Signature Theatre and its own “Scottsboro boys” have given us a musical for our times. Smart. Searing. Dangerous. Funny. Provocative. And – as it continues to expose and engage us in a conversation about race – it is immensely moving. And it’s all wrapped up in a Kander & Ebb musical entertainment. Giving double meaning to the term “black comedy” and like one of its more macabre songs about the electric chair, the musical delivers high-power voltage.
I saw the musical when it first opened on Broadway in 2010 and thought then, that while flawed, it was unfairly savaged by the press. Also overlooked by the typical Broadway audience seeking out safer fare, the production floundered and soon closed.
But given this last year in America, the reportage of continued violence by police on young Black men, the exposure of how the established order continues to promulgate racism in our society, and the great divide that has cracked open to show us a societal chasm deeper than the Grand Canyon, its time has come. Signature Theatre’s creative team and the talent assembled has only deepened the original work and given our community a powerful production that reflects our past and pointedly speaks to our present, throwing down a challenge to engage us in the transformative work that needs to take place.
The Scottsboro Boys is from the partnership of John Kander and Fred Ebb, completed by Kander after Ebb’s sudden demise. We recognize and tingle at the familiar um-pah and grind of the music. We know their territory from other works like Cabaret and Chicago. We recognize that the team has successfully taken on dark subjects like the holocaust and death row prisoners and served them up as high, sexy entertainment. Here they took on racism, cultural prejudice, and lynching in the Jim Crow South.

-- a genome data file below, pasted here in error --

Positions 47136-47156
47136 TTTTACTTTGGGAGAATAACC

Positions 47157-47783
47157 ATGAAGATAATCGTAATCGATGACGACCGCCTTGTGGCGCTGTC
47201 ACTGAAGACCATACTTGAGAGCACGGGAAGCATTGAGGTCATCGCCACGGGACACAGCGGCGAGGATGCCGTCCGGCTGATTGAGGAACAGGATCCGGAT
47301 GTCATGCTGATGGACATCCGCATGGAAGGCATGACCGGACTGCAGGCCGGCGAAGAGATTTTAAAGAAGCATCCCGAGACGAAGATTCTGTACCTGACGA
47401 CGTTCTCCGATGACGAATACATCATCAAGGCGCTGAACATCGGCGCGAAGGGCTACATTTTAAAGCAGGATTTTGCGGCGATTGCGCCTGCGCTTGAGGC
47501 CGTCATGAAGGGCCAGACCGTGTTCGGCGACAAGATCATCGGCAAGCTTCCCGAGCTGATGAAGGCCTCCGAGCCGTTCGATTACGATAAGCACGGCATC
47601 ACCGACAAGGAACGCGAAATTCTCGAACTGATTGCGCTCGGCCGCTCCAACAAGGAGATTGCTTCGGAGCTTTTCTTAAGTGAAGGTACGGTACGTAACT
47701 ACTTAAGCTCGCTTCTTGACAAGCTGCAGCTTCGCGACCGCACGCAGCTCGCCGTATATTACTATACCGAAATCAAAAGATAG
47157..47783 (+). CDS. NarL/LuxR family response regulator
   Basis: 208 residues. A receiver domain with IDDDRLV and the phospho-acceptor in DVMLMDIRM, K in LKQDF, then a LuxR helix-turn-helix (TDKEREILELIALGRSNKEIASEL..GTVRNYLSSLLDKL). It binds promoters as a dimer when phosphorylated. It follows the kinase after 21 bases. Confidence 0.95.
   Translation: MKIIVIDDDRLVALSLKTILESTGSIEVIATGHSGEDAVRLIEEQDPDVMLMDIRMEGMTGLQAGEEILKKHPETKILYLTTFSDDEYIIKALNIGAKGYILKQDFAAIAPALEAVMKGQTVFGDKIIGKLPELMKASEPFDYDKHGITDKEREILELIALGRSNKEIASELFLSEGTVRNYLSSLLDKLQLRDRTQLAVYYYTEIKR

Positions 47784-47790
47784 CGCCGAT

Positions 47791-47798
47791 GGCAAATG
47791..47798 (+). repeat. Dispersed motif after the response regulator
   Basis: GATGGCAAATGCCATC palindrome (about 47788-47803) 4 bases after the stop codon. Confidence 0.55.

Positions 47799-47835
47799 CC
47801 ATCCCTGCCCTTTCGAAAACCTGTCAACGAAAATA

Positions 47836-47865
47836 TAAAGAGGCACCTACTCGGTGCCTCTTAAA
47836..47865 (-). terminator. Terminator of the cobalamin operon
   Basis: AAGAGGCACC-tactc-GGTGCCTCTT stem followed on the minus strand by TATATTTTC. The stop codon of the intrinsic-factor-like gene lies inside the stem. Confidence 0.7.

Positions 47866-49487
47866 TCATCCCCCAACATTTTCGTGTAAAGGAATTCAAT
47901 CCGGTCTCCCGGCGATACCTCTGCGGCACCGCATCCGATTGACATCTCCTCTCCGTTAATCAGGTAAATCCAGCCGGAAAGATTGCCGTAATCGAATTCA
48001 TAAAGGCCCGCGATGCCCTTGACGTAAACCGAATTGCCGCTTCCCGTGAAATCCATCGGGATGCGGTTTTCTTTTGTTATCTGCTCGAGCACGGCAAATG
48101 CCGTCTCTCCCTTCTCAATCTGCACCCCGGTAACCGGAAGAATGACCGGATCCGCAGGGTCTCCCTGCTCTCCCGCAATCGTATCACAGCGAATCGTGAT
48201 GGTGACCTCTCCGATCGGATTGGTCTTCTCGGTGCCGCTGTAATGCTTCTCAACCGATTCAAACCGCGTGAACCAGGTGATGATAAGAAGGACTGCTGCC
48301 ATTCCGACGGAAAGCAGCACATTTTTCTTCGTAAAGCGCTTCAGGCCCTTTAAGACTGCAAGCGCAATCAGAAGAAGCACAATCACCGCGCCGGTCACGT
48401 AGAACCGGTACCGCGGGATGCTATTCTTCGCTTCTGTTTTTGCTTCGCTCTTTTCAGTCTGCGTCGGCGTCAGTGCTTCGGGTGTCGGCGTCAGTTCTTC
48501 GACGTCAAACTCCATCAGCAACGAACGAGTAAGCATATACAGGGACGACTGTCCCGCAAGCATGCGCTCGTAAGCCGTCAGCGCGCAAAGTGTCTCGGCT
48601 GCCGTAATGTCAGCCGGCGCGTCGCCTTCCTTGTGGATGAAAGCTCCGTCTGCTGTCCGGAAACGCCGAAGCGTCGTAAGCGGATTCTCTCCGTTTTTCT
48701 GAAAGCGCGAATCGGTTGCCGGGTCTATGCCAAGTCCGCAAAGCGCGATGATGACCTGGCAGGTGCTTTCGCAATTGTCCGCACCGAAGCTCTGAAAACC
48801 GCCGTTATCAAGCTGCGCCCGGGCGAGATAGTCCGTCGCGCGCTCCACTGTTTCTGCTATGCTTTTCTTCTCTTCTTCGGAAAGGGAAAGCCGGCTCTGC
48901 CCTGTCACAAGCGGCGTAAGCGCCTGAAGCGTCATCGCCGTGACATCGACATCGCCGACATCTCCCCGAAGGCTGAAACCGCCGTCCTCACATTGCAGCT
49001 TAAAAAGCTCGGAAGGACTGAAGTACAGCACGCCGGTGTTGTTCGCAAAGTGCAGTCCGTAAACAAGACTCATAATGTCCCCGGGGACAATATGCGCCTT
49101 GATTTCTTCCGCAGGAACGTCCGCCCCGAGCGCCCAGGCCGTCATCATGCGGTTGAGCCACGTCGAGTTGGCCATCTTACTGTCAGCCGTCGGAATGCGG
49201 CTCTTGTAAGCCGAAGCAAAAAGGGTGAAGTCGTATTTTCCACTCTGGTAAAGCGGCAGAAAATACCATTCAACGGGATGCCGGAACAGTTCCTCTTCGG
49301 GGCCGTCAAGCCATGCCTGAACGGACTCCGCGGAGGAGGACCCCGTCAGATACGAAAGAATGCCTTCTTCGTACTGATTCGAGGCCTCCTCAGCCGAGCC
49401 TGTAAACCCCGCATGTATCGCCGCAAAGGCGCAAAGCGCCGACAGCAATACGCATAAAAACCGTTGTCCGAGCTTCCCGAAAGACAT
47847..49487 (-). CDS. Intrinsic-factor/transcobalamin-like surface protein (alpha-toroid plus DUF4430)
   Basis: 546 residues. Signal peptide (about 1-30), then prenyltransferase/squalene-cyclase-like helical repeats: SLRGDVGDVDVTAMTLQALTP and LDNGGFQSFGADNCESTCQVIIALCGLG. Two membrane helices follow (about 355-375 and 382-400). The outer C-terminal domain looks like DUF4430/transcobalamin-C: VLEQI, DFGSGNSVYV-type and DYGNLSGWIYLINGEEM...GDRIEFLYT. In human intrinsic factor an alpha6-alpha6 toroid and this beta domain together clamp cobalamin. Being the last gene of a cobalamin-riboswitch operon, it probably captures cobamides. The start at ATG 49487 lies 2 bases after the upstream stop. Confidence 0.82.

The story is based in historical fact. In 1931, nine African-American boys, all between the ages of twelve and nineteen, hopped a freight train that was on its way to Memphis. Some were looking for work, others for adventure. It was not only the Depression but the height of Jim Crow laws in the South. Although there were White hobos also on the train, when a posse broke up an altercation, the only ones apprehended were two White females and the nine Black kids. The women only had to whisper the word rape, and all nine boys were incarcerated and soon talk of lynching was sparked.